I’ve been planning a post a set of prints I made a couple weekends ago but have been procrastinating on getting to the imaging and in general spreading myself a little thin, so that post will have to wait. This is a post about something softer. Continue reading
Well, it is Halloween and yet again I am without a costume and haven’t even carved a pumpkin to show you so here are some spooky textile creations by other talented people.
With no phone lines in many rural communities cell phones quickly found a strong market in Jamaica. However long distance calls often get dropped so while my mother was living in Jamaica the easiest way for us to stay in touch was often by text messages. Enjoying the Sweet Smell of Coffee emerged from a text I received while walking home one evening. After the Rain is my response. Continue reading
I started 2011 with a trip to the Vancouver Art Gallery. It was the second to last day of the Kerry James Marshall exhibit, I was over my post-Christmas flu and had no commitments for the day – the perfect day to validate the membership my mom gave me. While it was Marshall that brought me to the VAG I was pleasantly surprised by other exhibits.
The Vancouver Art Gallery has a large collection of local contemporary art as well as some international gems. Everything Everyday pulls items from their collection that explore everyday actions, items and encounters. The press release states “Despite the presupposed banal nature of the subject matter, the artists in this exhibition manage to provoke surprising and poetic interpretations of the everyday in their work.” I would have to agree, the mundane are give a chance to shine here. The textile freak that I am, I was immediately drawn to Aganetha Dyck‘s Eaton triplets. As with the triplets included in the exhibit, Dyck’s items often reflect domestic activity. Not only do the items refer to domesticity but the process itself does – they are shrunken, very shrunken.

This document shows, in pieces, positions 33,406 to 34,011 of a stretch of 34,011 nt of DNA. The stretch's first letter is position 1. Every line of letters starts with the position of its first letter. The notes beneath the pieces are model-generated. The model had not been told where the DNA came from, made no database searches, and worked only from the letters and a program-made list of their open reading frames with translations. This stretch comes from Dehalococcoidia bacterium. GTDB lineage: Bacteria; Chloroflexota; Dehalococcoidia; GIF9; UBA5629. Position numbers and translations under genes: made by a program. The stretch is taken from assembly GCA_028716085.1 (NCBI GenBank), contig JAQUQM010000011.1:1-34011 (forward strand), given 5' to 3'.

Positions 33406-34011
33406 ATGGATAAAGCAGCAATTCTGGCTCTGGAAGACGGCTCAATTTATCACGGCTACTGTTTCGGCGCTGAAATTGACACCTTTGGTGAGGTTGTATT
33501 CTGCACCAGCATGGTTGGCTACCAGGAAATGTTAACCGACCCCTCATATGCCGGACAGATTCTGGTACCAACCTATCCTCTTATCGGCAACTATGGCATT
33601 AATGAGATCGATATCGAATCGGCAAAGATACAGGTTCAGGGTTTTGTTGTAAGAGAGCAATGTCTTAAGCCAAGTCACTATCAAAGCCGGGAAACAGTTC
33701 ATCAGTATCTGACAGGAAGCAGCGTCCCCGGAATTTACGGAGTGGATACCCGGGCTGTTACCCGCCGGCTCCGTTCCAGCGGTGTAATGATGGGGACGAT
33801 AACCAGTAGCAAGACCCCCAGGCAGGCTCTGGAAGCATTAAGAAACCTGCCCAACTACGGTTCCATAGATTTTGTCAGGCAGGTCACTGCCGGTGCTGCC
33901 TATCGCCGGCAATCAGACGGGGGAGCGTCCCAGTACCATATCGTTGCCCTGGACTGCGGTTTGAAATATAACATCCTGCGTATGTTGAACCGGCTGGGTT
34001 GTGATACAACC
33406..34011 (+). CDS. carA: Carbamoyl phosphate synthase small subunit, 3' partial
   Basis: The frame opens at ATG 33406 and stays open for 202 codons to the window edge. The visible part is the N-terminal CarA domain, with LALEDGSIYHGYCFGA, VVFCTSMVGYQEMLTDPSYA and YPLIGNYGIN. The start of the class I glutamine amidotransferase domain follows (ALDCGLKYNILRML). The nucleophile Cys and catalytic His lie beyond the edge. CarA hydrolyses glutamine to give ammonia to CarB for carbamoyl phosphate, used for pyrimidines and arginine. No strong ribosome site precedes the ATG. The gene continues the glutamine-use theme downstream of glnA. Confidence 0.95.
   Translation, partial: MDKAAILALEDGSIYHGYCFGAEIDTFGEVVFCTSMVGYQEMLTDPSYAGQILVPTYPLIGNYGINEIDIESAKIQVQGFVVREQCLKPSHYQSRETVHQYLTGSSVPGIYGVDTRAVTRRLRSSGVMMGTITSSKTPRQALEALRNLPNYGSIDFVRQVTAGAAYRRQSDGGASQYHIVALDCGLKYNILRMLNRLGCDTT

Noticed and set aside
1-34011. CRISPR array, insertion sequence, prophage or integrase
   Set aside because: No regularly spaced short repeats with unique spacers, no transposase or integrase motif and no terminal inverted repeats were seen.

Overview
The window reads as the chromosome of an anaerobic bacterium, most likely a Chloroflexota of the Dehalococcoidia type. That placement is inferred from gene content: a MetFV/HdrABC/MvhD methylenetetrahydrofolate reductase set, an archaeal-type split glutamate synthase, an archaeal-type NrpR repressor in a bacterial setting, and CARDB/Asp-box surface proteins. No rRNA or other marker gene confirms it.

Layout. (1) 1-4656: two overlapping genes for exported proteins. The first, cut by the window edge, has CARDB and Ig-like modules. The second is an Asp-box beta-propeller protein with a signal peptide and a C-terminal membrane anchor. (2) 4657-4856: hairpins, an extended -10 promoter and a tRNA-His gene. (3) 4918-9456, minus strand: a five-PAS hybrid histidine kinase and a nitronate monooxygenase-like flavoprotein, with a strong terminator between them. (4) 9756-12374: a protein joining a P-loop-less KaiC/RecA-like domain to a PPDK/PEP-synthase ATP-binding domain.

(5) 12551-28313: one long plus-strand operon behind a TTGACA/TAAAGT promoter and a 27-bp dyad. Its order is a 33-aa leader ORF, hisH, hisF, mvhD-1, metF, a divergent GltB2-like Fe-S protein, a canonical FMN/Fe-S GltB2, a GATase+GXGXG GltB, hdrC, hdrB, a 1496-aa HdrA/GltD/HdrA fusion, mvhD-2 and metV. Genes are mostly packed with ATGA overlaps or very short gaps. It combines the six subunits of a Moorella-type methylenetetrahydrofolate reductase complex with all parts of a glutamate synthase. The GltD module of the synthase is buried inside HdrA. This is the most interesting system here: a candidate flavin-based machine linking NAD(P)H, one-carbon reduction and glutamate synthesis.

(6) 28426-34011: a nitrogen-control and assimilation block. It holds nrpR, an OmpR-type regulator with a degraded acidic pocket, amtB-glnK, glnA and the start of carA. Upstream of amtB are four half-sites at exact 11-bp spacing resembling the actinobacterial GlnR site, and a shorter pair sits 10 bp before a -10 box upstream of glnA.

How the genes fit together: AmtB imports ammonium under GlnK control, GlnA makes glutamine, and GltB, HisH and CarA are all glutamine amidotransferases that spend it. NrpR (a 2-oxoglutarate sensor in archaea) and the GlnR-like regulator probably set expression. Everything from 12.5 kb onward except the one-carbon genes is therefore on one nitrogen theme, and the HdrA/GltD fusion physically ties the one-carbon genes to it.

The top floor of the Vancouver Art Gallery is always reserved for Emily Carr. After numerous school field trips and countless visits I have come to dread the top floor. It is not that I don’t appreciate her work, just that I have seen it so many times the joy is gone. Well, I suspect I’m not alone here because they have mixed things up. While the top floor is still an homage to the West Coast painter the current show “In Dialogue with Carr” brings in four contemporary BC artists and pairs their works with items from the gallery’s extensive Carr collection. Much to my delight not all of the pairings were paintings. Sculptor Liz Magor responds more to Carr’s life than her work so her installation is surrounded by photographs of Carr’s life and studio. One of my favorite local celebrities, Douglas Coupland couples five excentric Canadian quilts with ceramic chachkis that Emily Carr modeled after first nations carvings. The author of Generation X has also scripted a mock radio interview between himself and the recluse painter which plays as you pass through the gallery. Never have I been so happy to make the journey to the Carr floor. Thank you Daina Augaitis for making me re-apreciate the life of this odd painter.